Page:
Alice Doesn’t Live Here Anymore

aliceAn earlier Martin Scorsese film that’s something of a departure from the other films of his I’ve watched, which might as well have been rated “M” for “Manly”. Not that his movies lack memorable female characters, but they’re usually side characters in very masculine stories and are rarely the focus. Other than having a female protagonist, this movie is also an interesting exception in how low-key it is. There are no gangsters, famous boxers or extraordinary stakes or highs and lows in sight – it’s basically a slice-of-life comedy-drama about a recently widowed woman and her twelve-year-old son, shot in a restrained and unshowy manner which suits it perfectly.

At the beginning of the movie, Alice (Ellen Burstyn) is married to a surly, brutish truck driver who is soon killed in a road accident. Even though her life with him consisted mostly of trying to get out of the way of his bad temper, her new independence finds her disoriented, confused and quite broke. So Alice decides to leave their New Mexico town and go back to California with her son, with the hopes of reviving her dream of being a singer. Her money trouble force them to stop in Arizona, first in Phoenix where she finds a job singing in a bar, and later in Tucson where the scarce opportunities force her to become a waitress. There, she also meets a local divorced farmer (Kris Kristofferson), who could be a genuinely nice guy or just yet another man whose temper flares up when he feels that he’s not shown respect.

There’s not much story as such, and what is there doesn’t necessarily pan out the way you’d expect, except maybe for the ending which you can guess from looking at the DVD cover. For instance, one could easily assume that this is going to be a rags-to-riches story about Alice becoming a singer, but it’s made obvious that while she’s attractive and appealing as a performer her singing abilities aren’t good enough to really take her places. The pleasure of the movie is more about following Alice’s experiences and relationships with other people, chief of which is her sassy-mouthed son Tommy. It’s refreshing to see a mother-son relationship portrayed in such an unsanitised way and while Tommy can be a pain in the ass he comes off as a real kid rather than an annoyingly precocious movie kid. There are many great true-to-life moments such as when Tommy repeatedly tries to explain a bad long-winded joke with the intensity and determination young kids have, to the point where Alice starts to cry from exhaustion. Other memorable characters include Harvey Keitel as a deceptively nice younger man Alice hooks up with in Phoenix; a foul-mouthed fellow waitress Alice develops a genuine friendship with (female friendships as a rock in women’s lives get a nice portrayal here); and the very very young Jodie Foster as a tomboy delinquent who befriends Tommy.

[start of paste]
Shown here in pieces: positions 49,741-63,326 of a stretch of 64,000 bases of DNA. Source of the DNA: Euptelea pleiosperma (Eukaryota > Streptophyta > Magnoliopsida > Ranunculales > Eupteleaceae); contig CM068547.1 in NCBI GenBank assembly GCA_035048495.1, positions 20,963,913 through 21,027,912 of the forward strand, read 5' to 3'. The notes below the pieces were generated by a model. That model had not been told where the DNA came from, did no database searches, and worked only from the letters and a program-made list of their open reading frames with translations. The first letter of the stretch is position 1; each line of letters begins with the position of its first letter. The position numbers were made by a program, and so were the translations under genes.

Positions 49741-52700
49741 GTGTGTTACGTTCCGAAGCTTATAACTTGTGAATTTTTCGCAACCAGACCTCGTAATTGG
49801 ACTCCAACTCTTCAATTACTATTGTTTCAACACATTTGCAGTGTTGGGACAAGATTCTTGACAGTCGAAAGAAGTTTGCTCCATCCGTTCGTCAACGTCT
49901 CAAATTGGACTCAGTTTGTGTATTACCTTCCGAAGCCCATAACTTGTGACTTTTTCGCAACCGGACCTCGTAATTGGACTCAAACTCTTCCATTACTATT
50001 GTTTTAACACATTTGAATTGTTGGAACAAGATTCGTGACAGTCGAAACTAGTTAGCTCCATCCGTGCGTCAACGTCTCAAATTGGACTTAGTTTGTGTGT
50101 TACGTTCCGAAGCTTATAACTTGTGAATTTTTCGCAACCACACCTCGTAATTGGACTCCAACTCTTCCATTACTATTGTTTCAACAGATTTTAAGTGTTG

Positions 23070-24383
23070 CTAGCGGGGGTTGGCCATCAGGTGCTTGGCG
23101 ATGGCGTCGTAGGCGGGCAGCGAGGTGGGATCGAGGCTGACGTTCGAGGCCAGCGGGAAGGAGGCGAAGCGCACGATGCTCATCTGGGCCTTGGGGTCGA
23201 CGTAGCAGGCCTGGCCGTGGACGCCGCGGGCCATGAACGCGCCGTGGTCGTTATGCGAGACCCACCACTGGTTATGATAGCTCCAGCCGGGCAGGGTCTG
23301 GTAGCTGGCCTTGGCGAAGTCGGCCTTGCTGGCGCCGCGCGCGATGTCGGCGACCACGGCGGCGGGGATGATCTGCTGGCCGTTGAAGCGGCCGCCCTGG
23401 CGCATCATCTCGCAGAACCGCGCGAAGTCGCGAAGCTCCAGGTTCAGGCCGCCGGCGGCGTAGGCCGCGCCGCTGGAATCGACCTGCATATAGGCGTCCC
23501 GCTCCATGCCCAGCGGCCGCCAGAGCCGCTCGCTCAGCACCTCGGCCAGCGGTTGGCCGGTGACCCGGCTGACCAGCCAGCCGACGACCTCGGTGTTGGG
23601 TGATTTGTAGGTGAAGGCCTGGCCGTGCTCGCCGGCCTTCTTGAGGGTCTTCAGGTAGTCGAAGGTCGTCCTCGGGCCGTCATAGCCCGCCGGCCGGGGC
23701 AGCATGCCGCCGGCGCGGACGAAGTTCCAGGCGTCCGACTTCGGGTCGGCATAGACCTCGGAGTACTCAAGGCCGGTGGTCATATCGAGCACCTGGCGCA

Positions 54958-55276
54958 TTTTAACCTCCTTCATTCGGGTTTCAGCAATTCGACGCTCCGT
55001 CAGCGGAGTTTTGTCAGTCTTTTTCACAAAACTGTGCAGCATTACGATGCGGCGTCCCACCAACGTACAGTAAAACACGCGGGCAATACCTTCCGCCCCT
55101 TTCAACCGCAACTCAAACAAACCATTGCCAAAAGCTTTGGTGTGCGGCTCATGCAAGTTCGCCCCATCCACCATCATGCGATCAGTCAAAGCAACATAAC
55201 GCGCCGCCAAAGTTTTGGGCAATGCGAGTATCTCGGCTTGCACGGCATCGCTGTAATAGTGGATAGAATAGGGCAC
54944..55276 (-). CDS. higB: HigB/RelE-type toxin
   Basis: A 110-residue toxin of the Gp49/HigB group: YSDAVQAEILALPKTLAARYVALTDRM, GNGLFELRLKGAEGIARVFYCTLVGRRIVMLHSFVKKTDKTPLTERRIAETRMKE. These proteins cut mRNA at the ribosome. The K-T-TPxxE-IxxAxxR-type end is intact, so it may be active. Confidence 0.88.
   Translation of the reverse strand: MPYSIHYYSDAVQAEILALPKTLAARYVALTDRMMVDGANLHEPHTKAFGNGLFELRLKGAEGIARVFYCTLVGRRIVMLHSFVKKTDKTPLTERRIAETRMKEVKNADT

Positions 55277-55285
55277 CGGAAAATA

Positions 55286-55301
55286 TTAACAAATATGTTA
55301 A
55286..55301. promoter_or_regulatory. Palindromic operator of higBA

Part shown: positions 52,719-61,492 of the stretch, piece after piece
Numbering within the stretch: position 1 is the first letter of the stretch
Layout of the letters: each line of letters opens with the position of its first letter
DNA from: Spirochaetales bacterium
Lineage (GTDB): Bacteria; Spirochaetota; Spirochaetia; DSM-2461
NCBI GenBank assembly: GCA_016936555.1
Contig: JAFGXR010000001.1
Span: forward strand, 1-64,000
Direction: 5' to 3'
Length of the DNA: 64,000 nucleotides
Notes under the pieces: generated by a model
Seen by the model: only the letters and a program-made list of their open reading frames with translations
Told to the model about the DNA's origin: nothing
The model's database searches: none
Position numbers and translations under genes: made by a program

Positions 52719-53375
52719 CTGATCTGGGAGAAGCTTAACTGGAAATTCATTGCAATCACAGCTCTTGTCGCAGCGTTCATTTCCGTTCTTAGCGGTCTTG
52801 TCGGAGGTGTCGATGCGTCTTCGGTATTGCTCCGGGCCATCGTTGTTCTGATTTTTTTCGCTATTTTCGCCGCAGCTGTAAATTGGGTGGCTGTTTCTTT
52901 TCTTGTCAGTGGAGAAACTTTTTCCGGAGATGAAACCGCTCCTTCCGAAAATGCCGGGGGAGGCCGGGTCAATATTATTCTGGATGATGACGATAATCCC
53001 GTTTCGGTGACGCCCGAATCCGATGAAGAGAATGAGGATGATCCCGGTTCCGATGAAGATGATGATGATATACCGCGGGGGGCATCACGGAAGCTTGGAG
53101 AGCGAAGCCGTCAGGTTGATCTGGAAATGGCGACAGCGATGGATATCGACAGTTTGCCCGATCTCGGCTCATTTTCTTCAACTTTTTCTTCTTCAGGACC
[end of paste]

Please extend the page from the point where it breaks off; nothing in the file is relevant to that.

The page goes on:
Ellen Burstyn won the Oscar for her performance here and she does a fantastic job with a plum role that made me think of an article I read once that pined for great complicated female characters in the movies rather than just Strong Female Characters. I liked that Alice was allowed to be weak and messy at times, and to feel ambivalent about the loss of a husband who both stifled her and made her feel secure – a realistic emotion especially considering the times and the shift in women’s lives they heralded. The film is also frequently funny and does a great job juggling comedy and sadness, sometimes within the same scene. There’s a loose rambling quality to it that some might find uneven and unfocused but I personally found quite endearing.

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